Saint-Nazaire – Expect the unexpected!

Say “Saint-Nazaire”, and most people will reply: “Les Escales!”

This music festival, which draws a crowd of 45,000 people, has become the symbol of a city that has radically altered its image in just a matter of years. To this, one might add the transformation of the monumental and mysterious architecture of its submarine base, which is now home to several world-class cultural sites. And, let’s not forget the revamping of the seaside promenade and the beauty of its beaches (no less than twenty)! As a matter of fact, the beach in the Saint-Marc district was chosen for its beauty by legendary filmmaker Jacques Tati, and served as the backdrop for his film Mr. Hulot’s Holiday… Truly, this town is worth more than just one trip! All this, plus the chance to discover a “city of art and history”, makes it an all-around wonderful place to live!

A story connected to the world

It was about time Nantes’s outport was offered a fresh perspective. This city’s destiny took an entirely new turn in 1862 after the inauguration of the mythical transatlantic Saint-Nazaire-Veracruz line… with a stopover in Cuba! This adventure transformed Saint-Nazaire into a legendary transatlantic port and the birthplace of the world’s most beautiful ocean liners. Suddenly stimulated by an onrush of maritime trade and naval construction, the city experienced phenomenal growth and began to take on the airs of a seaside resort: a tiny Breton California!
Quartier de la Havane
The “La Havane” district, with its lovely Belle Époque residences, is the perfect example. However, WWII put an abrupt end to this âge d’or. In the port, the German army built a fortified base for its submarines, making Saint-Nazaire a privileged target for the Allied forces, with 85% of the city eventually being destroyed. But it was able to heal its wounds with grace: always resilient, Saint-Nazaire bounced back. Fifteen years later, it returned after being rebuilt according to architect Noël Le Maresquier’s grid plan. A new, white city emerged, featuring original structures like the surprising Soucoupe (“saucer”) by architects Vissuzaine et Rivière, and the Eglise Sainte-Anne church, designed by Henri Demur (both listed as Historical Monuments). For a time, the city centre was turned inland, cut off from its port – but this was before a new urban plan came to reconnect the different historical entities of this singular city.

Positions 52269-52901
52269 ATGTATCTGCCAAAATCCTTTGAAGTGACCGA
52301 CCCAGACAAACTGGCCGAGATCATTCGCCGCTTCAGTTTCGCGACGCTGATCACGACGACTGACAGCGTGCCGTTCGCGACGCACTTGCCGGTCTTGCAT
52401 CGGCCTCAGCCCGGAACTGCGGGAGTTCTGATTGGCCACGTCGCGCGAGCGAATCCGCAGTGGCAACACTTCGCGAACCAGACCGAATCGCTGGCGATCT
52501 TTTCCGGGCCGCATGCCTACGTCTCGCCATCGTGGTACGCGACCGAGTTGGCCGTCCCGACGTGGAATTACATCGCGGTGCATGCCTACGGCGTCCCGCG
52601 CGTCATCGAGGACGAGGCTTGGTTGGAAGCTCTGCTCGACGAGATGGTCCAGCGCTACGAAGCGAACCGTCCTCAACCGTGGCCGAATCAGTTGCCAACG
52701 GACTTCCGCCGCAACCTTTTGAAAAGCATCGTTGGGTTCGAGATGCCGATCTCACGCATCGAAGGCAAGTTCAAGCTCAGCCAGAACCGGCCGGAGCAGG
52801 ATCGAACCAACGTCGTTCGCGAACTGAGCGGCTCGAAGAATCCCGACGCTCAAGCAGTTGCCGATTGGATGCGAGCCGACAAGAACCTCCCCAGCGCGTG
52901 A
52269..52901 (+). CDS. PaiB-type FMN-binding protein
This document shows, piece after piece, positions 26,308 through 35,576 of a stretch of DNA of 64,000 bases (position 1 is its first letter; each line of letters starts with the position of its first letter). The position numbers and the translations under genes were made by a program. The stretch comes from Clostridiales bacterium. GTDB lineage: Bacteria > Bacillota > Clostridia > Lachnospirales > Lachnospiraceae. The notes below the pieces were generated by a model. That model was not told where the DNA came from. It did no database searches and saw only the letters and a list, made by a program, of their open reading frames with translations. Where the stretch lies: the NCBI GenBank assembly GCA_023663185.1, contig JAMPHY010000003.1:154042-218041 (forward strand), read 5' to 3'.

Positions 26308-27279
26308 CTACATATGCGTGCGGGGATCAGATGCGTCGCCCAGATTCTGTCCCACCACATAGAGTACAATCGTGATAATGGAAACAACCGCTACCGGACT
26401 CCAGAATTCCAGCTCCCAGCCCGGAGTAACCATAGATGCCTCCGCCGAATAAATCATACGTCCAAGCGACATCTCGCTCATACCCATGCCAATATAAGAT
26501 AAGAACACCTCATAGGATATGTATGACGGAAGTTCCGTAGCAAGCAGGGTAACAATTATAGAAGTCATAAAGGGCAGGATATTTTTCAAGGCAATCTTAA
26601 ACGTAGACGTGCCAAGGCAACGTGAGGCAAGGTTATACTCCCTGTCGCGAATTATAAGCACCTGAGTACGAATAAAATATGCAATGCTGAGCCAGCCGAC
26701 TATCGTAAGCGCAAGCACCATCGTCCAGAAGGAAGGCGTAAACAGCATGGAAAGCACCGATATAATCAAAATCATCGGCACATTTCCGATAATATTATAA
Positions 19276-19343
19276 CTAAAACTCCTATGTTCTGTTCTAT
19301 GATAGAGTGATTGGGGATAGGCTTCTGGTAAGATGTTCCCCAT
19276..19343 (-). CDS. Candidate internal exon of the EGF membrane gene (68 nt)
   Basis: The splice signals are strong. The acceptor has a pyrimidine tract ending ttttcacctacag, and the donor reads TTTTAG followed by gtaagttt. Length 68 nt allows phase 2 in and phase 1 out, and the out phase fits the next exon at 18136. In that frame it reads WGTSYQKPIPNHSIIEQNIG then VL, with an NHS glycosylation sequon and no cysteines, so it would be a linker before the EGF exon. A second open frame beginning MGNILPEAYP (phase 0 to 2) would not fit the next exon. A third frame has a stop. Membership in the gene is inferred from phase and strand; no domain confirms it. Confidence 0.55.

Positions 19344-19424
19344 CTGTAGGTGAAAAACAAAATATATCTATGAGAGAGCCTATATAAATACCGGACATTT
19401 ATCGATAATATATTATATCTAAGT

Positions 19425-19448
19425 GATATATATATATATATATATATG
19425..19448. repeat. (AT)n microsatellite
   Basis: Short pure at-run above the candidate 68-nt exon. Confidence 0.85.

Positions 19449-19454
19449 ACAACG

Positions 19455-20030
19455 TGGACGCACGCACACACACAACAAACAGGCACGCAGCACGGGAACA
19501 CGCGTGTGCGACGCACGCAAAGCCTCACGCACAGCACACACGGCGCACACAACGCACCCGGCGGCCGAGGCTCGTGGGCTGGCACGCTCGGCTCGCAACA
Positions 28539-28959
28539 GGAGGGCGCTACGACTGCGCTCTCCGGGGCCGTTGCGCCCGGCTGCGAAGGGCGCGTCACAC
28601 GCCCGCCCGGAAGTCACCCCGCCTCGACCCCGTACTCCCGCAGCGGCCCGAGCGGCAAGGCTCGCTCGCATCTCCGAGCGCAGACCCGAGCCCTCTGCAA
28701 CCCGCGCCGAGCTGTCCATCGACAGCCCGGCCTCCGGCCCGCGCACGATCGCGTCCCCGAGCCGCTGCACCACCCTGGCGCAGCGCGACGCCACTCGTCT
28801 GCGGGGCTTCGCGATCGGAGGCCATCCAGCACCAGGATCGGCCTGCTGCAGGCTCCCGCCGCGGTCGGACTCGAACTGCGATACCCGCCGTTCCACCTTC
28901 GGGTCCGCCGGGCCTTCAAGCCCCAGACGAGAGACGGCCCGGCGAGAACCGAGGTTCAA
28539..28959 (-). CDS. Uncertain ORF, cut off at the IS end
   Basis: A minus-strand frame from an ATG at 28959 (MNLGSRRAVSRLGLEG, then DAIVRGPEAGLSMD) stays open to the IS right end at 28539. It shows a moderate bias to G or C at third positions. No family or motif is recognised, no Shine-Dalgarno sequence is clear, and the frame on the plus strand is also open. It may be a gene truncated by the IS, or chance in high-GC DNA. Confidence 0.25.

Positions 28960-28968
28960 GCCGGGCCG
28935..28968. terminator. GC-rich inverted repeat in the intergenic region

The submarine base : an heritage emblem

Today, Saint-Nazaire has decided to reconquer its port and showcase the beauty of its architectural heritage. After a vast and costly public works plan, the submarine base has been woven seamlessly into the city and port. The town now beckons visitors to stroll about, play with its perspectives and chase the water and sunlight. Located in the basin where ocean liners from Central America and the Caribbean once berthed, its size is astounding! To construct it, nearly a half-million cubic metres of concrete were poured (over 300 metres long, 125 metres wide, and 18 metres high!) to erect this strategic structure along the Atlantic seafront. The 14 pens gradually began operating between 1941 and 1943